Mr. Eyland was born and raised in Halifax and the Central Library project reflects his familiarity both with the particular history and communities of Halifax. His 30-year artistic career, which began as a student of the Nova Scotia College of Art and Design, has been concerned with a contemplation of the connections between libraries and artistic production.

Halifax Transit Bridge Terminal Public Art

Travellers (Rain, Summer Bus, Summer, Trolley, Night Terminus, Dog Bus, Shopper) was created by local artist Sara Hartland-Rowe. The artist developed these paintings based on her everyday observations of people using public transit. Her sketchbooks full of drawings eventually provided the basis for seven laser-cut aluminum panels with buses and the terminal as the backdrop.

These paintings reflect the experience of transit, the physical aspect of place and travel, and the mental space of transit users who pass through the Bridge Terminal every day. Riding the bus can be sociable or mindful, contemplative or relaxing, and this artwork is intended to complement and engage these different experiences.

This artwork was shortlisted for the 2016 Lieutenant Governor’s Masterworks Award.

Sara Hartland-Rowe is a Halifax-based painter. She has exhibited her work throughout Canada, the Unite States, the Netherlands, and Argentina. She has produced large-scale wall paintings for the Art Gallery of Nova Scotia, the Windsor Art Gallery, Museum London, the Durham Art Gallery, the Koffler Gallery and Harbourfront Gallery.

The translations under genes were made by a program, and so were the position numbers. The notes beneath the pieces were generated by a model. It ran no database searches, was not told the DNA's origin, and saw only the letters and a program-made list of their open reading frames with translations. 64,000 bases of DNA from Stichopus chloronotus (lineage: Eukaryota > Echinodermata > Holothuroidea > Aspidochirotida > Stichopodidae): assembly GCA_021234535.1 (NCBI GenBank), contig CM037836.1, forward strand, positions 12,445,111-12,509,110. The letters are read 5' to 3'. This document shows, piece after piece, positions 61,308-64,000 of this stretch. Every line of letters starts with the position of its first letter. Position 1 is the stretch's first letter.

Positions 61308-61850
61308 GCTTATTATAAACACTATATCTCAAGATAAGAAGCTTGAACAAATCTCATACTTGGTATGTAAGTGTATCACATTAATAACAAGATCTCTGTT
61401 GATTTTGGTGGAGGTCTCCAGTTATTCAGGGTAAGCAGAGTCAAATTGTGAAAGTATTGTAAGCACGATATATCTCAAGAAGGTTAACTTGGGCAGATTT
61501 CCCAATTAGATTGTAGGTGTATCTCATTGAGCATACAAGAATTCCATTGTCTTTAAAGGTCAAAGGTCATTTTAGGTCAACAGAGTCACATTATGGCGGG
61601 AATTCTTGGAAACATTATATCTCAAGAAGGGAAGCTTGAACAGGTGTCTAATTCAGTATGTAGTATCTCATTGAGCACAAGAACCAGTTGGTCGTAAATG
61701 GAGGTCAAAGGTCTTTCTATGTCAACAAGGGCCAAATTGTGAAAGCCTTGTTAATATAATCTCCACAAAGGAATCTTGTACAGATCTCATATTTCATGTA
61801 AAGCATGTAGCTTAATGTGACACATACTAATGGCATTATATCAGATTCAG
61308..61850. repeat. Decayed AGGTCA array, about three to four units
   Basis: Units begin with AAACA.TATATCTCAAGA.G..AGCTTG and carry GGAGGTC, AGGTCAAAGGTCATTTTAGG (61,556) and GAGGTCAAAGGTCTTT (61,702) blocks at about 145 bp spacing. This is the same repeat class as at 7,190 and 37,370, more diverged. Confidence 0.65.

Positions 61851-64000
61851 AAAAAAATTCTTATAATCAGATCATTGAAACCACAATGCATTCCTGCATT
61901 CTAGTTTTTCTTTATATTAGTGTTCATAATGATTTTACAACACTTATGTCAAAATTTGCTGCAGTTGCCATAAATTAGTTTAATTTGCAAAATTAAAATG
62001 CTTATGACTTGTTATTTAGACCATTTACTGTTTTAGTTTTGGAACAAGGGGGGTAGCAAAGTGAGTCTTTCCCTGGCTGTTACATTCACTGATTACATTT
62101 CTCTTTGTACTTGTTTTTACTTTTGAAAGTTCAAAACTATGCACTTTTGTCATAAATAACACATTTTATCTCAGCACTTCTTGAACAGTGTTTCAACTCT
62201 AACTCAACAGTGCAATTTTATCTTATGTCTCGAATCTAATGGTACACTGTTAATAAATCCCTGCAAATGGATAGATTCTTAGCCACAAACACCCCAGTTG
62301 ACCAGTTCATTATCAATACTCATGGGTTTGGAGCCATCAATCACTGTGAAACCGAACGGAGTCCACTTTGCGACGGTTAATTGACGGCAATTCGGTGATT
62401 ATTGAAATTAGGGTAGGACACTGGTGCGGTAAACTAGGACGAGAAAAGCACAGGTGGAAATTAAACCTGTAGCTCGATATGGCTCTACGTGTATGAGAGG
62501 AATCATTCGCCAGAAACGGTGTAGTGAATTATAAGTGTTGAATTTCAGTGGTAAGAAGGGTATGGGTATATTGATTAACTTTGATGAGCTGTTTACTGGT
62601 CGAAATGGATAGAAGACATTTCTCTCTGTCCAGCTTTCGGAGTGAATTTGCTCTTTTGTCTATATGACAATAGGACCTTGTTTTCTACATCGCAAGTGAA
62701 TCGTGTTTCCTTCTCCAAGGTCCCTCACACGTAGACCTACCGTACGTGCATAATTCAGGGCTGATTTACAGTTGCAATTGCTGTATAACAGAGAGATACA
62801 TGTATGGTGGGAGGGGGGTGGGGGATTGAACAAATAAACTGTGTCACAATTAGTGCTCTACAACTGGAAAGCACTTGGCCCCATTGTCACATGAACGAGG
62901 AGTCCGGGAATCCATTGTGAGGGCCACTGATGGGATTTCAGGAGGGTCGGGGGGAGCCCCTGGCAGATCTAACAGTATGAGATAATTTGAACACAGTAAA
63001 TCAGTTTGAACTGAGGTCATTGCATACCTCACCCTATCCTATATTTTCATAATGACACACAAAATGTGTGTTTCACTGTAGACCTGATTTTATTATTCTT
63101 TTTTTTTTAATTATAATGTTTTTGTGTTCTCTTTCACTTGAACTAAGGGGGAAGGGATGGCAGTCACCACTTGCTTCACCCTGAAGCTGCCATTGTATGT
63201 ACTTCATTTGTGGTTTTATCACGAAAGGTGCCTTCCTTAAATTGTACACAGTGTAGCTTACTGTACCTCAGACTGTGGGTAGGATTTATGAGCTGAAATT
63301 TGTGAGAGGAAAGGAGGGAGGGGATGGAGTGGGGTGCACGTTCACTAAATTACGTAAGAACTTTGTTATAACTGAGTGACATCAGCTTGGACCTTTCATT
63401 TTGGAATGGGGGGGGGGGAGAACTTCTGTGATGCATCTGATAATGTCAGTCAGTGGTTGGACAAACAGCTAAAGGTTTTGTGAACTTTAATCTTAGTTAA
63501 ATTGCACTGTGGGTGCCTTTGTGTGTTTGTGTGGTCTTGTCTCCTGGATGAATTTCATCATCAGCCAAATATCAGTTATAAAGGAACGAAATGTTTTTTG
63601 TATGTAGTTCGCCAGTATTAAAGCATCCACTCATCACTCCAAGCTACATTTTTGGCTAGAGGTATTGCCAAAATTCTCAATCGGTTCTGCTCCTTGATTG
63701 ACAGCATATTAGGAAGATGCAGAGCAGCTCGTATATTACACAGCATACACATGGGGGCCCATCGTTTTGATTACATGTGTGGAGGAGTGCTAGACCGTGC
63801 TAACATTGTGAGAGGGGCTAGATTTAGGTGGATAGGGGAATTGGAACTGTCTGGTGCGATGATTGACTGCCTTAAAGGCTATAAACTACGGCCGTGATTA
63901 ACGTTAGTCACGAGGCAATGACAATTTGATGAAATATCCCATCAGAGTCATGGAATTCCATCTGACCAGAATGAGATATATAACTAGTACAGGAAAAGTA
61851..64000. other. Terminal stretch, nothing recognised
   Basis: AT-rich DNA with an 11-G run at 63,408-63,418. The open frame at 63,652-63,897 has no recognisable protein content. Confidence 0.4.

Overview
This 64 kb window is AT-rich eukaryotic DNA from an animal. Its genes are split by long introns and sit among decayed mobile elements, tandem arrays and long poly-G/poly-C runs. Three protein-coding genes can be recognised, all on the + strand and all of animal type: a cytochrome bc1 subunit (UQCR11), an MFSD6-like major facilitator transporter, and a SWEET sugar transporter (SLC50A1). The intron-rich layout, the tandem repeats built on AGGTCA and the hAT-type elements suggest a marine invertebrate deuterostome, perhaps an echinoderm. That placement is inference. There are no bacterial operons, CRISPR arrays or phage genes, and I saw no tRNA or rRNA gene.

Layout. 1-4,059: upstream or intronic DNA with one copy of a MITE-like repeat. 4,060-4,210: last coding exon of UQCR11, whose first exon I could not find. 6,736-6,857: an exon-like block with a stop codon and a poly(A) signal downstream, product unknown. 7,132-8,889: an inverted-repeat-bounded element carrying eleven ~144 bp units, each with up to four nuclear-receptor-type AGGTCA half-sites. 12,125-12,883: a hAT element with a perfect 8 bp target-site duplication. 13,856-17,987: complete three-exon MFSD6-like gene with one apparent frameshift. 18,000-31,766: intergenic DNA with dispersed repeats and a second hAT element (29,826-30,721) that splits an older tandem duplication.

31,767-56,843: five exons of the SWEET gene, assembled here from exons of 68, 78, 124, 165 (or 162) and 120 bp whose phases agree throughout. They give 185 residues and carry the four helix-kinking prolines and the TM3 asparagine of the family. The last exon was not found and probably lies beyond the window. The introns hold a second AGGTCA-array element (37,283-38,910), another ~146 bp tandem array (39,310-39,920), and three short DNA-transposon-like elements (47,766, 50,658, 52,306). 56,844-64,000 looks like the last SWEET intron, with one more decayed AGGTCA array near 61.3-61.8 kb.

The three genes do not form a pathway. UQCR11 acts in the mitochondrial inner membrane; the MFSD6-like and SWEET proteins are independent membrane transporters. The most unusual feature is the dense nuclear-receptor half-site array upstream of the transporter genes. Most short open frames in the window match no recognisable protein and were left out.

Featured past public art projects

A photo of the sculpture in the plaza of the North Branch Memorial Library, Gottingen Street

North is Freedom corten steel sculpture designed by Doug Bamford and Stephen Brathwaite, 2007.

North is Freedom

2017 marks the 10th anniversary of the installation of the sculpture North is Freedom in Halifax. Commissioned in 2006 as an initiative to provide a public art compliment to the redesign of the North Branch Memorial Library’s entry plaza, the corten steel sculpture is inscribed with an original poem by noted poet, author, and playwright George Elliott Clarke. The monolith also features two young figures (a third stands atop the library itself), ascending the face of the sculpture. The figures were cast by the artists with the willing participation of several local youth.

A photo of the Halifax Explosion Memorial Service at Fort Needham Park, with Memorial Bell Tower in the background

Halifax Explosion Memorial Bell Tower CORE Design Group, 1985

Halifax Explosion Memorial Bell Tower

The Halifax Explosion took place on December 6, 1917, and the 2017 ceremony at Fort Needham will mark the 100th anniversary of the event. The Memorial Bell Tower overlooks the area devastated by the explosion and commemorates those who were killed or suffered injury, and those who lost homes and family when the munitions ship Mont Blanc blew up in Halifax Harbour. It also honours the survivors, who rebuilt the cities of Halifax and Dartmouth in the years that followed.

The ten original bells hanging in the tower were initially donated to the United Memorial Church on nearby Kaye Street by Barbara Orr, who lost her entire family in the explosion. The bells eventually had to be removed from the Kaye Street Church owing to structural problems, and were accommodated in the design of the Explosion Memorial Tower, completed in 1985.